Journey to the Holy Land – Day 27

November 19, 2010

Water.  The mainstay of all life.  Without water, no life on planet Earth would survive.  Humans, animals, sea life, plants and all living organisms would cease to exist.

About a week ago I read a news report naming ten large cities in the U.S. that are in danger of running out of water resources within the next 2-3 years.  Shocking, isn’t it, to even think that this could happen in the land of plenty?  The good news is that they have been given advance warning and hopefully will take measures, especially conservation of our natural resources, to halt this dangerous progression.

When I came to Palestine on pilgrimage a year ago we were made aware of the serious shortage of water resources in the Occupied Territories.  Our tour guide told us that the way we could distinguish a Palestinian home or building from an Israeli structure is to look for the tanks on top of the buildings.  These water tanks are used to store water for the native Arabs.

Even though I thought I was being environmentally conscientious when at home in Connecticut, I became even more aware of the necessity to conserve water and all utilities while visiting here.  I limited my shower time to just a few minutes and to every other day at the most.  Sponge baths were fine in between, and my hair does not NEED to be shampooed more than once every 3 days.  I became neurotic about turning off lights and other appliances when not in use.

Although I never experienced water not coming out of the tap while I was here then or now (I did experience a power shut down one night), that kind of situation is a frequent occurrence for Palestinians.  Prior to the occupation in 1967, the Bethlehem Governorate, which includes Bethlehem proper and the surrounding villages, received its water supply from locally controlled aquifers—layer of permeable rock, sand, or gravel through which ground water flows, containing enough water to supply wells and springs.  After the occupation began, the Israeli government took control of the majority of the aquifers, leaving the Bethlehem area municipality without the ability to supply this basic need to its residents.  This story is the same throughout all areas in the West Bank and there are even more severe shortages in Gaza.

According to an October 2009 report released by London-based human rights group Amnesty International, Israel was accused “of pumping disproportionate amounts of drinking water from an aquifer it controls in the West Bank, depriving local Palestinians of their fair share.  Israelis use more than four times the amount of water per person on average than do Palestinians, whose consumption falls far below the minimum amount recommended by the World Health Organization,” the report said. To read the entire article reported by CBS on October 26, 2009 go to

When I asked various people here what that means to them for their daily water needs, I was told that the municipality is not able to meet the minimum required amount of water to support their lives.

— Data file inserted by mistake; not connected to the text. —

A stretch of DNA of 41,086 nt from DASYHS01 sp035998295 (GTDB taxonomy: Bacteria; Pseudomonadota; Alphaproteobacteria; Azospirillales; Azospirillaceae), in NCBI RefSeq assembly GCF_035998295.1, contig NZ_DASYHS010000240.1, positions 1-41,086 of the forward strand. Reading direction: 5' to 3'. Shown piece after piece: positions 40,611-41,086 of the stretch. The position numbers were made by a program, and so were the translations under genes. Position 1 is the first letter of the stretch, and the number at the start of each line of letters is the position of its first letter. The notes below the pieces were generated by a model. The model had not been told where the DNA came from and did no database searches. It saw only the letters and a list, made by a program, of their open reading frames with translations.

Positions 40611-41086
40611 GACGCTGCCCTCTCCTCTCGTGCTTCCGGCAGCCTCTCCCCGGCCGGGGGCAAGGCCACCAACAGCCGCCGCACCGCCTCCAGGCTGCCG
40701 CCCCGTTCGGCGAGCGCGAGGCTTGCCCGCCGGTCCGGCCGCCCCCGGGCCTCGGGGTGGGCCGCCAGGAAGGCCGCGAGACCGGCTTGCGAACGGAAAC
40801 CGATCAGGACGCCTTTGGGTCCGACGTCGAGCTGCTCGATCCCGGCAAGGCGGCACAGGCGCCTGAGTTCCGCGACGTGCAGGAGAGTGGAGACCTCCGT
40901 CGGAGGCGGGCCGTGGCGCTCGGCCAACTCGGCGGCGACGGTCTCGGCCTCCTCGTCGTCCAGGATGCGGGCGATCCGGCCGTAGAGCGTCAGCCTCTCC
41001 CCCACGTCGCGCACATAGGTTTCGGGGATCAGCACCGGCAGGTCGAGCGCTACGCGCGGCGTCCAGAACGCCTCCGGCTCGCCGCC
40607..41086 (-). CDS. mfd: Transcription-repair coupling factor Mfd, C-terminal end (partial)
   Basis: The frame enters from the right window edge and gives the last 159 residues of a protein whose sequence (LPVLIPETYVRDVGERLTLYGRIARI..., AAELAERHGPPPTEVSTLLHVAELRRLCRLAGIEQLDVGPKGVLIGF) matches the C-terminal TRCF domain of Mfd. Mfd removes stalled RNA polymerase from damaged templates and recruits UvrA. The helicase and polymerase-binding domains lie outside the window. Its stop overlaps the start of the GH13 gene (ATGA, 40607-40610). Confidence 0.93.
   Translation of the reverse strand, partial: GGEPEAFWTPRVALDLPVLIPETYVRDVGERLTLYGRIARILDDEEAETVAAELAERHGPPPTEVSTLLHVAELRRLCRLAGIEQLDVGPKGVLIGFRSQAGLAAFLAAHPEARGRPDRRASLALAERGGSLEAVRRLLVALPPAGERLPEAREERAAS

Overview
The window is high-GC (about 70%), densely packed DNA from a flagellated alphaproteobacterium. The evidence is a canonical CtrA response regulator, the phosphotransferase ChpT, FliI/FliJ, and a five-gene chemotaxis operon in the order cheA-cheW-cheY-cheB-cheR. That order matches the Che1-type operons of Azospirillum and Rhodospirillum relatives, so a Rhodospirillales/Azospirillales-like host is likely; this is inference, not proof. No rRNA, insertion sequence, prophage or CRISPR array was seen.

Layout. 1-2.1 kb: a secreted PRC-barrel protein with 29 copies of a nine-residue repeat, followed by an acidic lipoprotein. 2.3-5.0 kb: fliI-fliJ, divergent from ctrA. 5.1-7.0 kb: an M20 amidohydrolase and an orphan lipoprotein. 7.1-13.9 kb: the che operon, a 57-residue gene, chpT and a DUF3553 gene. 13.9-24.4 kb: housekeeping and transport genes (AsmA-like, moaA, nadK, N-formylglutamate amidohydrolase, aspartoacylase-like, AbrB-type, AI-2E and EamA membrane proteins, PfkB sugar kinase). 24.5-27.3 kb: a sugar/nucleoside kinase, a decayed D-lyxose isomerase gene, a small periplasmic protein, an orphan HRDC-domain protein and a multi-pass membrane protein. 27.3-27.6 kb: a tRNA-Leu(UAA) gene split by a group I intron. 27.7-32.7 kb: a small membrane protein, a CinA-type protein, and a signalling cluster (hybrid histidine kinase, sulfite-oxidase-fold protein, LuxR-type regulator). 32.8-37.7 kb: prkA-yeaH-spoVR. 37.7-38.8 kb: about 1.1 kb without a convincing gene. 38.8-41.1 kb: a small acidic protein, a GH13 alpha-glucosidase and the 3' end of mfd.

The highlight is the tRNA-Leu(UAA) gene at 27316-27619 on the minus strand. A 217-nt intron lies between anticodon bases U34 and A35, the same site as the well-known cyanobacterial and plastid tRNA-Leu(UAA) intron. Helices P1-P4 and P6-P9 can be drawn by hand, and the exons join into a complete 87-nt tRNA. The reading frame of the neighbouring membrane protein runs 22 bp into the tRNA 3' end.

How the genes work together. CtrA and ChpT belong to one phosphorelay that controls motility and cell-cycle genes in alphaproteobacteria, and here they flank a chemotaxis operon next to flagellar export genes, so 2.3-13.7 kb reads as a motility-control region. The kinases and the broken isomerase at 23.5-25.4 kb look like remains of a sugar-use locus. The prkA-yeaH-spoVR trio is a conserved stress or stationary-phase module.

Palestinians pay 5 NIS (shekels—approximately $1.40) per cubic centimeter for water supplied by the municipality.  Unfortunately, because the supply is too low to meet the needs of the population, they are forced to buy additional water from the Israeli-controlled water pumping station located within the occupied West Bank.  In order to purchase one cubic centimeter from that source, the Palestinians must pay 25 NIS ($6.95).  In addition, the water delivery company will only bring a full tanker truck amounting to 8, 10, or 16 cubic centimeters.

Apartment buildings that house 24 or more families and have storage well below the building will order the larger amount delivered which gives them a slight price break of 18.75 NIS per cubic centimeter.   If a family lives in a single house and does not have enough water tanks on the roof to accept the full delivery, they must still pay for the entire minimum delivery amount of 8 cubic centimeters.

According to an article written by Jad Isaac of the Applied Research Institute Jerusalem (, Palestinians have about 73 liters per capita per day available while Israelis have 300 liters.  The Palestinians have only about one fourth of the recommended amount of water by the World Health Organization.

In Bethlehem, the population of 180,000 gets only 71 liters per person (all of which must be purchased from Israel during the dry months of June, July and September) while an Israeli settlement only 6 kilometers away which houses 7,714 people gets 217 liters per person.  The situation is worse in Hebron where 70,000 Palestinians have 27 liters per person and the nearby settlement housing 396 people has 194 liters per person.  (Israeli Information Center for Human Rights in the Occupied Territory.)

Another local resident told me that before washing clothes she must go to the water pipe, open the valve and see if there is water inside.  If not, she cannot do laundry.  She said that water is not available 2 or 3 days each week.  She indicated that most of the water goes to the settlements in the West Bank and that the Israeli Water Authority controls the water.  She said that the water either comes to everyone in the area or to no one.  They never know which days they may not have water access.

Before there can be a peace settlement to this on-going conflict, the need for basic human rights must be discussed and resolved.  One person described the situation here in this way.  “Israel doesn’t want to marry the Palestinians but they don’t want to divorce them either.”  He equated this statement to a legally married couple living separately but who is not willing to get divorced and go their separate ways.  Pee or get off the pot already!

Published in: on November 19, 2010 at 9:42 am  Leave a Comment  

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